Monday, August 28, 2017

On Writing, Psychoanalysis and Racism: Zaretsky's Essay

I am reading Eli Zaretsky’s essay “Psychoanalysis, Authoritarianism, and the 1960s” in Psychoanalysis and Politics: Histories of Psychoanalysis Under Conditions of Restricted Political Freedom, edited by Joy Damaousi and Mariano Ben Plotkin (New York: Oxford, 2012); and I am disheartened. 

I am disheartened because while I continue on a project I began two decades ago – the biography of Edith Buxbaum – I am increasingly plagued by the whiteness of my subject. Recently I was invited to write about African American psychoanalysts for 

The  “13,000 page reference center is dedicated to providing information to the general public on African American history and on the history of the more than one billion people of African ancestry around the world.”  I’ve written two entries so far, one on Veronica Abney, a training and supervising analyst with the Institute of Contemporary Psychoanalysis out of LA and one on Dr. Margaret Morgan Lawrence, who just celebrated her 103rd birthday.

I chose to write my second entry on Dr. Lawrence, a psychiatrist and the first African American psychoanalyst in the United States, because she was in New York City the same time as Dr. Buxbaum, and I wanted to see if their paths crossed in any way. They did not. The only place in which I found a tiny connection was via the "B" column in a biographical lexicon of Psychoanalysts -  Psychoanalytikerinnen: Biografien A-Z.  Buxbaum’s name was at the end of column B and that of Dr. Lawrence’s Caucasian mentor, Dr. Viola Bernard, was at the beginning. Not a real connection, but I was interested.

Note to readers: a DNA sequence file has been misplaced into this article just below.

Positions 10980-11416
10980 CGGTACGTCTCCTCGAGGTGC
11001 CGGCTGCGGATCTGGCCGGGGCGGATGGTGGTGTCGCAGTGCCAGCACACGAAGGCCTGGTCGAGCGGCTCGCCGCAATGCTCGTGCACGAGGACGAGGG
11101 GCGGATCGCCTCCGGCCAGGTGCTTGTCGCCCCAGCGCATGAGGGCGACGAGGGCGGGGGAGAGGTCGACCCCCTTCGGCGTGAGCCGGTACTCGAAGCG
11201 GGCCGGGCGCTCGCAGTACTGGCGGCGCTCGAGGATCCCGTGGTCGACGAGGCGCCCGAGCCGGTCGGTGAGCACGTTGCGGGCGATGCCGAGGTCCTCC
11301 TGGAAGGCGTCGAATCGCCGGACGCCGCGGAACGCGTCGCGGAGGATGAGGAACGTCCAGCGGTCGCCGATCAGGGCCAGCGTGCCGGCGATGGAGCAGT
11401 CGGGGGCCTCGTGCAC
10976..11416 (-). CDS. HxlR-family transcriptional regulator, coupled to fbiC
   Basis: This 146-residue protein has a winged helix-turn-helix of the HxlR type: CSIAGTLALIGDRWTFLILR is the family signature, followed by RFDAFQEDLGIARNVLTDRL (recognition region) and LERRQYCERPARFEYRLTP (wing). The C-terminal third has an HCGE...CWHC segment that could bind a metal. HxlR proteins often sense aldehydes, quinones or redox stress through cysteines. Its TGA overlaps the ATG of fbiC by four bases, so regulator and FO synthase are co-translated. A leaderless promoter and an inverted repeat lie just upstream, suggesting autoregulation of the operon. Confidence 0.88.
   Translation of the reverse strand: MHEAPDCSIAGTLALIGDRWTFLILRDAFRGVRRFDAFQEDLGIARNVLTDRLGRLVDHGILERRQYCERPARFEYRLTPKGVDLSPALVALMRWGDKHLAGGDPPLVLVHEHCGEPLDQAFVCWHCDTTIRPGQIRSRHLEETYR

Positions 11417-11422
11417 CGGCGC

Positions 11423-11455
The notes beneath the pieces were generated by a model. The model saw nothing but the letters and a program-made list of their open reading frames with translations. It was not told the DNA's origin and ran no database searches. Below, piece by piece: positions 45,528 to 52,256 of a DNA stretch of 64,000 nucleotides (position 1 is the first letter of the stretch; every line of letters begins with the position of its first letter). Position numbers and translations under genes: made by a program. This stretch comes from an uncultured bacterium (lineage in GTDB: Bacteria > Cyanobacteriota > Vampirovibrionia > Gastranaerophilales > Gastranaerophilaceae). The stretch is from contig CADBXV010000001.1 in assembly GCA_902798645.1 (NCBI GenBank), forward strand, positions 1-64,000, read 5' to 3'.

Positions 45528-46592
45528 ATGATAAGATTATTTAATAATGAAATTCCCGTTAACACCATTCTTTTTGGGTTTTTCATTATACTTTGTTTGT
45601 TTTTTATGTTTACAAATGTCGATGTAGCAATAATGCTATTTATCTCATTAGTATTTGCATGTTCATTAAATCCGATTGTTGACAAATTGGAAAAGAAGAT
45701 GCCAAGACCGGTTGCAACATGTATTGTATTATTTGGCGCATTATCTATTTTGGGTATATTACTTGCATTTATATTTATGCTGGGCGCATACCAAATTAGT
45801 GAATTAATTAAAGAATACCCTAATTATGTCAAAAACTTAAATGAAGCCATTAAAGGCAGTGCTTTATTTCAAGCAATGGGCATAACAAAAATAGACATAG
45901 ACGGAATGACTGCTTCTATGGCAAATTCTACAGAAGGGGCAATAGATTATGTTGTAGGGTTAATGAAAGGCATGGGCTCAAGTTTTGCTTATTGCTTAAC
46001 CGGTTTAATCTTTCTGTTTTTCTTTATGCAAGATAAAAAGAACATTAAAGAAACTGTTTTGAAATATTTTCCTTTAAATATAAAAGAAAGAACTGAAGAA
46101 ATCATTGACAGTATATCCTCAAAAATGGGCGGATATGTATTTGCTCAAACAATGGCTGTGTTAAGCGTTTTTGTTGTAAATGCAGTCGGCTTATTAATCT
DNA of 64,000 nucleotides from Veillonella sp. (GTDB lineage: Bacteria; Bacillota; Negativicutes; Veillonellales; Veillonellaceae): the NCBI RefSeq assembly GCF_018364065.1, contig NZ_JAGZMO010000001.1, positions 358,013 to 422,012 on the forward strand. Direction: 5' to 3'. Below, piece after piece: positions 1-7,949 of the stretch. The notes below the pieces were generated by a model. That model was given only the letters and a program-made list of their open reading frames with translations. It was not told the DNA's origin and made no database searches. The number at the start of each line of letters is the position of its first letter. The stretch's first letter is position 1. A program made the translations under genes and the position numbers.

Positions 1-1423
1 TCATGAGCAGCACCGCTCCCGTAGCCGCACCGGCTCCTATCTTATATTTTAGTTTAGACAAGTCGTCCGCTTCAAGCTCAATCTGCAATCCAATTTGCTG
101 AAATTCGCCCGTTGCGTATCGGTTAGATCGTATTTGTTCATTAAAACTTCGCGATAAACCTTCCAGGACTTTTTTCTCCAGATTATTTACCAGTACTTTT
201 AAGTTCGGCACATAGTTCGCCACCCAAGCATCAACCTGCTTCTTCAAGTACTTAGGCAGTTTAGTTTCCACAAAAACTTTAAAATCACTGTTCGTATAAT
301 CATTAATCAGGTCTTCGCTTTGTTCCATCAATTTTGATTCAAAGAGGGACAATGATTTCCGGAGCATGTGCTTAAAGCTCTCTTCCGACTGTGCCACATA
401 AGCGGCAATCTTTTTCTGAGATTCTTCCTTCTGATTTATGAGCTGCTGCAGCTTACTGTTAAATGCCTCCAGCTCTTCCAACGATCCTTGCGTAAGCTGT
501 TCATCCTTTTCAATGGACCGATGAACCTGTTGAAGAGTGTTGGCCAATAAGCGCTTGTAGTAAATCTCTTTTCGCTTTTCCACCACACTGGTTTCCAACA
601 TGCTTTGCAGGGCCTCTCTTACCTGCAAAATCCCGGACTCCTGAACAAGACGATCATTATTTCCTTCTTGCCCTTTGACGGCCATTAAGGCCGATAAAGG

In the late 1940s, Dr. Bernard had helped Dr. Lawrence wade through the racism that existed in New York’s psychoanalytic community, specifically Columbia University’s Center for Psychoanalytic Training and Research, where Lawrence received certification in 1948. By then Buxbaum was practicing psychoanalysis in Seattle; and since she was not a medical doctor, she would not have been practicing in hospitals, such as Harlem Hospital, where Lawrence worked.

I am disheartened by Zaretsky’s essay because he writes in a language that is not mine. His writing is inaccessible to anyone not steeped in psychoanalytic theory and, as such, he does little to move psychoanalytic knowledge forward. More important, Zaretsky continues to write within the context of whiteness. For instance, McCarthyism was not “the largest wave of repression in American history,” as he writes. (p. 236) What happened to slavery?

Especially in times like these, when the United States president belittles forward-moving thinking, one would hope that scholars, such as Zaretsky, would be more aware of the importance of including the subject of race into institutional histories, of which psychoanalysis is just one. Still, I will continue with his essay and the others in this collection, which examine restrictions of political freedom in Italy, Spain, France, Hungary, Brazil and Argentina.

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